BUILDING A ROUTER TABLE – PART SIX
Fitting the router to the insert plate
The insert plate used for this table is the US-made Trend phenolic plate, for which the table top was recessed in a previous section. The present task is to drill the plate with the appropriate fixing holes for the intended router.
Our router is the De Walt DW 625 which, in common with a number of other models, has three 6mm tapped holes in the base for attaching to a table. These holes are placed in the standard Elu/ De Walt/Trend positions, so a plate drilled to take the 625 will also take a number of other models.
The plate has a number of concentric rings moulded in the underside. These are to help you mount your router centred on the insert plate aperture. The instructions advise you to remove the sole plate from your router, centre it on the moulded rings, tape and clamp it to the plate and use it as a template to drill the router fixing holes. This works, but I have an alternative method which I prefer.
Photo 17 shows the essentials.
The plate has reducing rings to cater for different diameter cutters. The smallest aperture is about 31mm. The DW 625 has a 30mm guide bush as standard. Put this in your router. You can make it a tighter fit in the 31mm aperture by wrapping a piece of masking tape around the flange.
Photo18 shows the router fitted with the 30mm guide bush with masking tape to make it a snug fit in the insert-plate aperture.
Now stand the insert plate face down on two battens to raise it clear of the bench surface and place the router on it with the guide bush in the aperture. This locates the router dead centre with regard to the cutter aperture.
Rotate the router until it is positioned to your satisfaction i.e. with the controls where you want them. Make sure that the router is in the correct position for when it is inverted in the table, and that the plate is right way round i.e. with the lead-in pin holes to the right when installed. When you are satisfied, draw round the router base with one of those pens or pencils that write on anything. Lift the router off the insert plate.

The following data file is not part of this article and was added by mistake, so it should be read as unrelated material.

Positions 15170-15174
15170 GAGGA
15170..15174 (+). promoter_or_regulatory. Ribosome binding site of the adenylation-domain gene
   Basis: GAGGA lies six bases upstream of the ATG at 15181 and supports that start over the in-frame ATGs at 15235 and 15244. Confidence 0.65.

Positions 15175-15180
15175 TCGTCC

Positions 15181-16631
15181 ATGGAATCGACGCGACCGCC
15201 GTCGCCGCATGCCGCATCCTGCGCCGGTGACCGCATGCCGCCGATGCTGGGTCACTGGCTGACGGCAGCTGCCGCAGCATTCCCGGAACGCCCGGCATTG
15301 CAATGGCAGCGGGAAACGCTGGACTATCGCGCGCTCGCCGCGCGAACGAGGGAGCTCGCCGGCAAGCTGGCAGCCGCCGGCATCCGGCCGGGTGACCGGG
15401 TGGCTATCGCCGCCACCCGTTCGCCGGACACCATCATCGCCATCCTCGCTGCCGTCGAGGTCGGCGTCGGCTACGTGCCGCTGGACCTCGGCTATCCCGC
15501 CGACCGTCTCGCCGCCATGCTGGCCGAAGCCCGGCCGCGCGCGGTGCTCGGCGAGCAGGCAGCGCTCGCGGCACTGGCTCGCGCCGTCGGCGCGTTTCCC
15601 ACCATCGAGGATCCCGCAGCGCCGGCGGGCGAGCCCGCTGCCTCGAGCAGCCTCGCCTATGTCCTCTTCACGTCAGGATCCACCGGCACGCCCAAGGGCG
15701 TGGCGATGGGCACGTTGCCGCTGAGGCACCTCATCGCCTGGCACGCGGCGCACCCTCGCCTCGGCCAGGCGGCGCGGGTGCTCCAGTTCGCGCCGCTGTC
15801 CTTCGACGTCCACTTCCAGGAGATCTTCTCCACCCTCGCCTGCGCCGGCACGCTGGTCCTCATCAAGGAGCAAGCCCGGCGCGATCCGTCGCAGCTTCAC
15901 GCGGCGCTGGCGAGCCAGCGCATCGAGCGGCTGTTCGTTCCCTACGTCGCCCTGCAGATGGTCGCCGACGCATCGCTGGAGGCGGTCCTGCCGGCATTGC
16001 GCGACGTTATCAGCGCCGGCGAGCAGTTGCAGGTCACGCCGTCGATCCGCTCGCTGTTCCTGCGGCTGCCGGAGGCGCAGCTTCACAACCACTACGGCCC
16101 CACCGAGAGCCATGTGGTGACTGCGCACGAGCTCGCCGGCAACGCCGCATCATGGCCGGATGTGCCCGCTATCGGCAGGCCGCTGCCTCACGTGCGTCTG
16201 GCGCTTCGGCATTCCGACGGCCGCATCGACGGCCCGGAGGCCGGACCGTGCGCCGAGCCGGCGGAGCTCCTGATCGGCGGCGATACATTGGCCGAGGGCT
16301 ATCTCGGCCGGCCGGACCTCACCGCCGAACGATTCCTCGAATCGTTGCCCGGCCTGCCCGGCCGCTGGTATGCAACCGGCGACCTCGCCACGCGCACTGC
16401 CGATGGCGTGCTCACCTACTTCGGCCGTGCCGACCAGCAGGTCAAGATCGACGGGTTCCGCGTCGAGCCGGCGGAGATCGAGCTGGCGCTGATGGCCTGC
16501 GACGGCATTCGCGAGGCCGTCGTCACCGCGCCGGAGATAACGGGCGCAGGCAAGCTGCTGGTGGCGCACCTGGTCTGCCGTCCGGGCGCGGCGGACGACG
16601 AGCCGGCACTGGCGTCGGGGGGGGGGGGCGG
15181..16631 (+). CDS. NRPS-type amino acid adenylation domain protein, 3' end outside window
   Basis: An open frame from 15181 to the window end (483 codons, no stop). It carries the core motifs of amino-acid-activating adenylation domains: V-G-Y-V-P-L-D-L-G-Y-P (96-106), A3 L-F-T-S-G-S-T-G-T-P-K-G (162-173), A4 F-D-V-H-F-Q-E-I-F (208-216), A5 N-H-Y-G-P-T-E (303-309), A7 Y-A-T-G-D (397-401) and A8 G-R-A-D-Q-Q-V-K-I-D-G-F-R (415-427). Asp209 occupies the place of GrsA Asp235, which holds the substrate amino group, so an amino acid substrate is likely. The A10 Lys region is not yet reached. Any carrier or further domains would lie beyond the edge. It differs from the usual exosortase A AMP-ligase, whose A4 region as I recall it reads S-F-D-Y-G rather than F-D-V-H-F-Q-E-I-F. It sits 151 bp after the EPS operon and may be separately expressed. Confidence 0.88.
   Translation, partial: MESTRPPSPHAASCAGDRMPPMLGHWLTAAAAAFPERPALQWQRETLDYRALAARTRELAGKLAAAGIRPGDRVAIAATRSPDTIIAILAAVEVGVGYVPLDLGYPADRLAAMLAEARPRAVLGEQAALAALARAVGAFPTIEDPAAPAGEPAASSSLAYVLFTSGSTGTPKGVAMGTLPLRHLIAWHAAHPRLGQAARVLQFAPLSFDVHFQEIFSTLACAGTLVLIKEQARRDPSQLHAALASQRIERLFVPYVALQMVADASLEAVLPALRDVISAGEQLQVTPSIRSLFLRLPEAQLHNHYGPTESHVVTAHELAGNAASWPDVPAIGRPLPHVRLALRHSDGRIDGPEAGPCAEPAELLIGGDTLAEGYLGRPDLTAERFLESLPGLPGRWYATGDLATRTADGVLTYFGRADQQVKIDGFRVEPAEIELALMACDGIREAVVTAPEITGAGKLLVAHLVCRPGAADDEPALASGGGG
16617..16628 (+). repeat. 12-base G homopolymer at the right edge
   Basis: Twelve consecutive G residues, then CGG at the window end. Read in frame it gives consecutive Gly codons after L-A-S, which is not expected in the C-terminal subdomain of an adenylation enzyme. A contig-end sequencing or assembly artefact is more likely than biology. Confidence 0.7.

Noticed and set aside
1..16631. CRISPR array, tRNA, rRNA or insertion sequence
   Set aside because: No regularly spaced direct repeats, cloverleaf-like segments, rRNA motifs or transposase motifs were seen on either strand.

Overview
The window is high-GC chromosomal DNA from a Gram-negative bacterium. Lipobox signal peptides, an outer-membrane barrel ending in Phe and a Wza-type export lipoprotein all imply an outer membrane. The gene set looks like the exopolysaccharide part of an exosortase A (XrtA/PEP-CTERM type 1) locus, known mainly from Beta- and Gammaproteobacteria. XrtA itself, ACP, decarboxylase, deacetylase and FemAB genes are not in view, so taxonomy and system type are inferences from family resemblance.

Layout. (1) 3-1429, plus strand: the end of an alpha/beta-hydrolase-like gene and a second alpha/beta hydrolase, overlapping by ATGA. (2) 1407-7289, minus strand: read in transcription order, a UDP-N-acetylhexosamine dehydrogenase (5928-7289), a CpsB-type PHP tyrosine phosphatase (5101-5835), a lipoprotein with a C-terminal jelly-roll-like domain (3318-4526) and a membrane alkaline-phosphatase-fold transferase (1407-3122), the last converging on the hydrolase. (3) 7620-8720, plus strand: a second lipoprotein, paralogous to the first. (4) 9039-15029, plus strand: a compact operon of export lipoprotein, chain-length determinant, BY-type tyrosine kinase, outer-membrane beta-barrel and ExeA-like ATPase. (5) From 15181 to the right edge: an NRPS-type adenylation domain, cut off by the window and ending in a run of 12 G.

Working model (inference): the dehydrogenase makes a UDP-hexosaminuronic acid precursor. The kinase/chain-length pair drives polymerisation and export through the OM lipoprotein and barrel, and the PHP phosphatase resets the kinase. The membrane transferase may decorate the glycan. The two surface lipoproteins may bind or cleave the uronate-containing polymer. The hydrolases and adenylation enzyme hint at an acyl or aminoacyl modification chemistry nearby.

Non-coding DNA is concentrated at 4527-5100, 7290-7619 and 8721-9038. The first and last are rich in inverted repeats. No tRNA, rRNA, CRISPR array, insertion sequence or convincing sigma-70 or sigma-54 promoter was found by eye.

Photo 19 shows the router, aligned in the insert plate, with the outline of the base being drawn around it.
Photo 20 shows the insert plate with the outline of the router base, in the desired alignment, drawn round it.
If you have previously made an MDF pattern of your router base attach it to the pencilled outline on the insert plate with double-sided tape. If you have not got a base pattern remove the sole plate from the router and tape this to the drawn outline.
Use a fair amount of the tape to ensure that the plate does not move while you are drilling it. (If you are uncertain of whether your tape will hold fast, work on the smooth upper surface of the plate).
Now use the pattern or sole plate as a template for drilling the fixing holes.
Photo 21 shows the MDF base pattern taped to the drawn outline on the insert plate being used as a template to drill the fixing holes. The router sole plate would be used in exactly the same way.
With the fixing holes drilled, remove the base pattern and countersink the holes from the upper side of the plate.
Photo 22 shows this operation.
The phenolic plastic from which these commercial plates are made is hard so a good sharp drill bit and countersink bit, plus a spray of silicone or PTFE, will make the drilling and countersinking easier. Drill in easy stages and withdraw the bit to cool between stages.
That’s all there is to it. You now have three countersunk holes in your insert plate in exactly the right places to position your router dead centre to the cutter aperture. All you now need are the appropriate countersunk machine screws, which, for the DW 625 are 6mm.
Photo 23 shows the router attached to the insert plate with the three 6mm countersunk screws.